2008 Certificate: 18


Holed up in Thailand, offering boat rides and collecting snakes for the locals, John Rambo is living out the remainder of his existence in isolation. That is, until a band of Christian aid workers ask for a lift into Burma, home of the world's longest running civil war. A super-violent film that harks back to the action of the 80s, Stallone's other monosyllabic hero still packs a punch in a thoroughly entertaining, though extremely bloodthirsty movie few thought would succeed.


  • Sylvester Stallone


  • Sylvester Stallone

  • Julie Benz

  • Matthew Marsden

  • Graham McTavish


"You're trying to change what is!"

"What is?"

He may deserve more credit for the one man shows that the Rambo and Rocky movies became, but dialogue never was Stallone's strongest suit. Still, one doesn't buy a ticket for a Rambo movie in an earnest search for Wildean repartee.

Rather, Rambo is about the mayhem, the one man army taking down a demonised stereotype using minimal technology and a large knife. While the dialogue occasionally infringes upon the violence, there are more than enough bullets flying around to help you forget he'd even put pen to paper.

Rambo is back in Thailand, working on a longboat up the Salween River. Despite living just a few miles from Burma, home of the world's longest running civil war, he's long given up the fighting.

Two weeks after reluctantly taking a group of Christian aid workers up river to help them assist the persecuted tribes people, another pastor visits Rambo, this time explaining that the Christians have yet to return from their mission and are most probably being held captive by the Burmese army.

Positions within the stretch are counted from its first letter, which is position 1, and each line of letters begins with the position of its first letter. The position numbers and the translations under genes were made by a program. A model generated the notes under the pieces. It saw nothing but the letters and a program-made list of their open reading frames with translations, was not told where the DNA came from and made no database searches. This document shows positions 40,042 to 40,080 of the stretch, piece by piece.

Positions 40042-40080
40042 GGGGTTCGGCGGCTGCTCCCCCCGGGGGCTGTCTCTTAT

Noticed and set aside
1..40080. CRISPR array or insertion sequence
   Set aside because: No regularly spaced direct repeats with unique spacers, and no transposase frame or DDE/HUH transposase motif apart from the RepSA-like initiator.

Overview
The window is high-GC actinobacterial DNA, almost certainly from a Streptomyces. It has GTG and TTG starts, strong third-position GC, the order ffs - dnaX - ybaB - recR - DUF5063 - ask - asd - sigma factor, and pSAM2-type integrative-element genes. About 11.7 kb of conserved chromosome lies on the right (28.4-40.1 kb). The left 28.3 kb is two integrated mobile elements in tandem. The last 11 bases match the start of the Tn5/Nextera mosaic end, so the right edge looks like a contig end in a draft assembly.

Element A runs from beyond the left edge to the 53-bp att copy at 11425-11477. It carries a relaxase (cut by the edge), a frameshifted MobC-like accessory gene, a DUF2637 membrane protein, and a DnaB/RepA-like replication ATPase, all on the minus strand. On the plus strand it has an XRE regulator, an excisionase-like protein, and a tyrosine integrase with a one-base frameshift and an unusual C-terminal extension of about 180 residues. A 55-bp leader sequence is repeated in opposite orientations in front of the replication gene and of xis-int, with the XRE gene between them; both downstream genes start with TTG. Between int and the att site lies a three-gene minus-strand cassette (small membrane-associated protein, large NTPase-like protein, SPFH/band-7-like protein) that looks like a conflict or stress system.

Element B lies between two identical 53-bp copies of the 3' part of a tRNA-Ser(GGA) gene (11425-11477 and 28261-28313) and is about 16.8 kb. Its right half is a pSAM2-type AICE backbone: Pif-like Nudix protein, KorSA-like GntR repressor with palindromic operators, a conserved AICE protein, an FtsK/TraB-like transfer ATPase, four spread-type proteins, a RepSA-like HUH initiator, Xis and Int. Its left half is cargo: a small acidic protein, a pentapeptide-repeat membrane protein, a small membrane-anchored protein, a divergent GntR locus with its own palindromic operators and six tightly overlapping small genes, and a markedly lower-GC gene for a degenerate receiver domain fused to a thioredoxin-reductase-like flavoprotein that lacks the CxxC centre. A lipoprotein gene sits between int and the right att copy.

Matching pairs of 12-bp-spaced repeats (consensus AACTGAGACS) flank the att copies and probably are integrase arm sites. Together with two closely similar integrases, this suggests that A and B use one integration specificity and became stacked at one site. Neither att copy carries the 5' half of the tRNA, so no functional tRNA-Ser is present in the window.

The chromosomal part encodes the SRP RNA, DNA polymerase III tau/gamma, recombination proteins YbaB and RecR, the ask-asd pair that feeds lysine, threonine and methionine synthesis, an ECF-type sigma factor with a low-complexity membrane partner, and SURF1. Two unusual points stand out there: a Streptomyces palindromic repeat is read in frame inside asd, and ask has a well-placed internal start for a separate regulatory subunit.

He's paid for a group of mercenaries to track his friends down, and they need someone to take them up river.

While the plot is something of a retread over the previous sequels, Stallone has this time juxtaposed his tale against the backdrop of a war in which real life atrocities are incomparable to those depicted in the hyperbole of a Rambo movie.

But make no mistake, the violence is extreme; from the opening sequence, depicting a group of soldiers placing bets on which farmer will get blown to bits first in a sick race of 'dodge the landmine', right up until the final reel, in which limbs are blown apart by a rather large machine gun.

Initially it's hard to picture Stallone's ageing war veteran doing anything other than fish. But a neat sequence in which he reminds us exactly what Rambo is capable of quickly puts any nagging doubts to rest.

Yes, he does require the assistance of some one-dimensional supporting mercenaries, not least Corrie's Matthew Marsden as a cockney sniper, but it's Stallone that hogs the screen.

It's far from a perfect movie, and some will get too caught up in the debate over the use of such a war as the subtext for a popcorn actioner, but Stallone has delivered the movie Rambo fans would have asked for.

No plot twists, no super heroics, just Rambo, a big gun, and lots of body parts exploding. He draws lots of blood, and perhaps not for the last time.

Rich Phippen